When Michelle Pfeiffer gets to crying you might need to turn away or start feeling what she’s feeling because she brings the emotion to the screen in a way that can shake even the most toughened hardcase into a sobbing mess. Her crying scenes aren’t always tearjerkers but when she does put that genuine emotion into the scene it takes a hard heart not to break down like a blubbering baby. Perhaps as she’s gotten older it’s become a little more poignant thanks to her continued experience and capability as an actress but even as a younger to middle-aged woman she’s managed to convince a lot of people of the seriousness of the situation in which she’s viewed.
Watch a couple clips and tell me you don’t get misty.
Elvira has simply had enough in this scene as she’s been made to put up with two too many gangsters in her life that treat her like an object to be cast aside or put on a pedestal. She’s not innocent by any means but she still doesn’t deserve to be cast aside when she’s not being used or treated like a second-rate citizen. This was Pfieffer’s big move into the spotlight and it worked beautifully.
She kind of went to being the unsuspecting love interest to being the toughest woman around throughout the course of this movie since by the end you can see the telltale gleam in her eyes as she’s walking away. That was a nice twist to a movie that otherwise didn’t do all that was expected of it. Jack Nicholson as a werewolf had merit but Pfeiffer was more of the star in this movie.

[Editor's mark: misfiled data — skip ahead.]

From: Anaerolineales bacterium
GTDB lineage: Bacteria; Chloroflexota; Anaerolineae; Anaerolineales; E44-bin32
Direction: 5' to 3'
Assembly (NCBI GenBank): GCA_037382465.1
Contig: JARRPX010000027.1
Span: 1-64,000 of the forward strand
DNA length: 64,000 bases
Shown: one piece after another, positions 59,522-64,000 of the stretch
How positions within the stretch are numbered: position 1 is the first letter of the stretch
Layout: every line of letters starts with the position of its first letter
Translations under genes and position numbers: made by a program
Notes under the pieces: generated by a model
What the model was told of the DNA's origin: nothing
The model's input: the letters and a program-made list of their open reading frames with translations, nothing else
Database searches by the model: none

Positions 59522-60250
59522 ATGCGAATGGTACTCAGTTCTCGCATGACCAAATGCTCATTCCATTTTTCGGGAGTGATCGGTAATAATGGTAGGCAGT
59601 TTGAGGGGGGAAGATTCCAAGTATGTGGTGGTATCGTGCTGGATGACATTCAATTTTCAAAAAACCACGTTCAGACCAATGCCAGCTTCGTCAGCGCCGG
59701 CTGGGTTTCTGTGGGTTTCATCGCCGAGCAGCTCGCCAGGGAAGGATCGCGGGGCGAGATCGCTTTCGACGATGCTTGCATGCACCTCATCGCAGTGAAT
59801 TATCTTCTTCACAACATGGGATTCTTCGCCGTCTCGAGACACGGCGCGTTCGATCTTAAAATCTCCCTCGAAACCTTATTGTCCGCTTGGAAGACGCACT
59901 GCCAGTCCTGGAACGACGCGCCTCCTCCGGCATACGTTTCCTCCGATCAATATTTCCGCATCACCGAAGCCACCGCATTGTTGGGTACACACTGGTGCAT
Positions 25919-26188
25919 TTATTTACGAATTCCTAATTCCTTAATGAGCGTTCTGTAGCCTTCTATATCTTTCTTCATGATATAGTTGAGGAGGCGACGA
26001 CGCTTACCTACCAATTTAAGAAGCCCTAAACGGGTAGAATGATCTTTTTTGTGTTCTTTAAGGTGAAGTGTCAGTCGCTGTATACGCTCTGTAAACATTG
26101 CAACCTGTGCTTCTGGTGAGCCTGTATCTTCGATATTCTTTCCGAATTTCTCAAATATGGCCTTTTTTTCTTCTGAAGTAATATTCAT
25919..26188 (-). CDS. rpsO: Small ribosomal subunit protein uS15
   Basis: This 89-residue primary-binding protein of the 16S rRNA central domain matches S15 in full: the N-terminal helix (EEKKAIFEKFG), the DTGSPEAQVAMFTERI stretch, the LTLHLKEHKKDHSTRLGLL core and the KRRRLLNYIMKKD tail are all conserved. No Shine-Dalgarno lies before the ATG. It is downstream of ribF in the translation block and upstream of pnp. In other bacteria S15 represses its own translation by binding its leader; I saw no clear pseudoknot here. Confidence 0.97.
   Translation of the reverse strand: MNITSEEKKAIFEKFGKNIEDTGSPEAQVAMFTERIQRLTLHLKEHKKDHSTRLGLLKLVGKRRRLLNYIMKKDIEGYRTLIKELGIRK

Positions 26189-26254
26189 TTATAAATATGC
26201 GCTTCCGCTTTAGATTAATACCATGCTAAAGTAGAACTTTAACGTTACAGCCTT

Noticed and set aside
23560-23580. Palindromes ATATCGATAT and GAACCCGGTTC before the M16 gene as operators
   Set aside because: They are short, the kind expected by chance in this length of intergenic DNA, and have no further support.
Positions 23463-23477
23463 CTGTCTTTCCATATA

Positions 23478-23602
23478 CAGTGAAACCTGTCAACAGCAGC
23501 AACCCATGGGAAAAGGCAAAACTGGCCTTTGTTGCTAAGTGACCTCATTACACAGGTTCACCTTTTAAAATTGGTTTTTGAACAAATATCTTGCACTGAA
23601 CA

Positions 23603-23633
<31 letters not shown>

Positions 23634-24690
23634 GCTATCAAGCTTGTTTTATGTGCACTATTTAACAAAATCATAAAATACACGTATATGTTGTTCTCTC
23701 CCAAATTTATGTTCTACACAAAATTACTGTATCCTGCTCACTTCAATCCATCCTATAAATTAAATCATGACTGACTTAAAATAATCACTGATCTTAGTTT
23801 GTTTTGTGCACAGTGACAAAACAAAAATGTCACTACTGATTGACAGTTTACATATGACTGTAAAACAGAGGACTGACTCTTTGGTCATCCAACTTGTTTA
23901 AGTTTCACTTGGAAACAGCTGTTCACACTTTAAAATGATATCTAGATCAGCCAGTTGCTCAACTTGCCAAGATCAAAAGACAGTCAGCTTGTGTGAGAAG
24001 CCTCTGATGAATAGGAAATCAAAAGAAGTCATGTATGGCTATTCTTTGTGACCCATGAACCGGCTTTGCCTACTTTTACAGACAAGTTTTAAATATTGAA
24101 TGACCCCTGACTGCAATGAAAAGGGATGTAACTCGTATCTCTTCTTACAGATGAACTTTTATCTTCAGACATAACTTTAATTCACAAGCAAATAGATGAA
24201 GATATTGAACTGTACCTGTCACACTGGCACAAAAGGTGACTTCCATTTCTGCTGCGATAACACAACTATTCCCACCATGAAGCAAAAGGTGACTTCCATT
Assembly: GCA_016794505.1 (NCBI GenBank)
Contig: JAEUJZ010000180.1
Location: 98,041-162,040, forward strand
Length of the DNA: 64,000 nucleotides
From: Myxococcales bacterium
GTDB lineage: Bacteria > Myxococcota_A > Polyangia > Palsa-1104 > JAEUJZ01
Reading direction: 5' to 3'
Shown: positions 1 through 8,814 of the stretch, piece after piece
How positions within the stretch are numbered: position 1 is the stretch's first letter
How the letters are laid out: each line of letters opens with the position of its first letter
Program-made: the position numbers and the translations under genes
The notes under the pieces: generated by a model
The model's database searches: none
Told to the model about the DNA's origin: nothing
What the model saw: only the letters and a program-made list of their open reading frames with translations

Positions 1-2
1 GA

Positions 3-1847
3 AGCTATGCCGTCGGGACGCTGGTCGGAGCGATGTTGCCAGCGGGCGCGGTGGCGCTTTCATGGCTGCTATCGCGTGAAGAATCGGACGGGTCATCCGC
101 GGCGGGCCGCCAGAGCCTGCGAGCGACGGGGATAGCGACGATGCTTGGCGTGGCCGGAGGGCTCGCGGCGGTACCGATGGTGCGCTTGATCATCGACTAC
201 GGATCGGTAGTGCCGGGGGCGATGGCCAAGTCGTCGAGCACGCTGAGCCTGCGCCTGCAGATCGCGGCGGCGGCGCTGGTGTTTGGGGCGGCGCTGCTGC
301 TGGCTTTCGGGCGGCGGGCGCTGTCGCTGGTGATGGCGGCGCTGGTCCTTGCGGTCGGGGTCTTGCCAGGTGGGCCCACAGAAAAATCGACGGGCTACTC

3. What Lies Beneath
She’s kind of an emotional train wreck in this film since her daughter has left for college, she’s confronted by a neighbor that’s in tears and can’t reconcile her own feelings, and then she thinks the same neighbor has been killed by her husband. Oh yeah, and she’s being passively-aggressively haunted by the ghost of the woman that her husband killed, you know, that kind of thing.
2. I Am Sam
Obviously you don’t need to be perfect or mentally handicapped to feel like your world is crashing down around you. Sam isn’t the only one that tries his best and comes up short, since Pfeiffer’s character is just a few steps shy of a mental breakdown herself. It’s not being perfect that gets you the great life and allows you the happiness you want, it’s working around the imperfections to the best of your ability.
1. Dangerous Minds
Teaching is hard enough. Teaching a group of inner city kids that don’t think they have a shot at anything but the streets is even harder. When one of her troubled students comes to the school for help he’s turned away for not exercising good manners. Despite her attempts to reach him and help him, Pfeiffer is forced to realize that the kids aren’t the only ones that have given up on themselves.
Go on, admit it, you teared up just a little bit. It’s okay.
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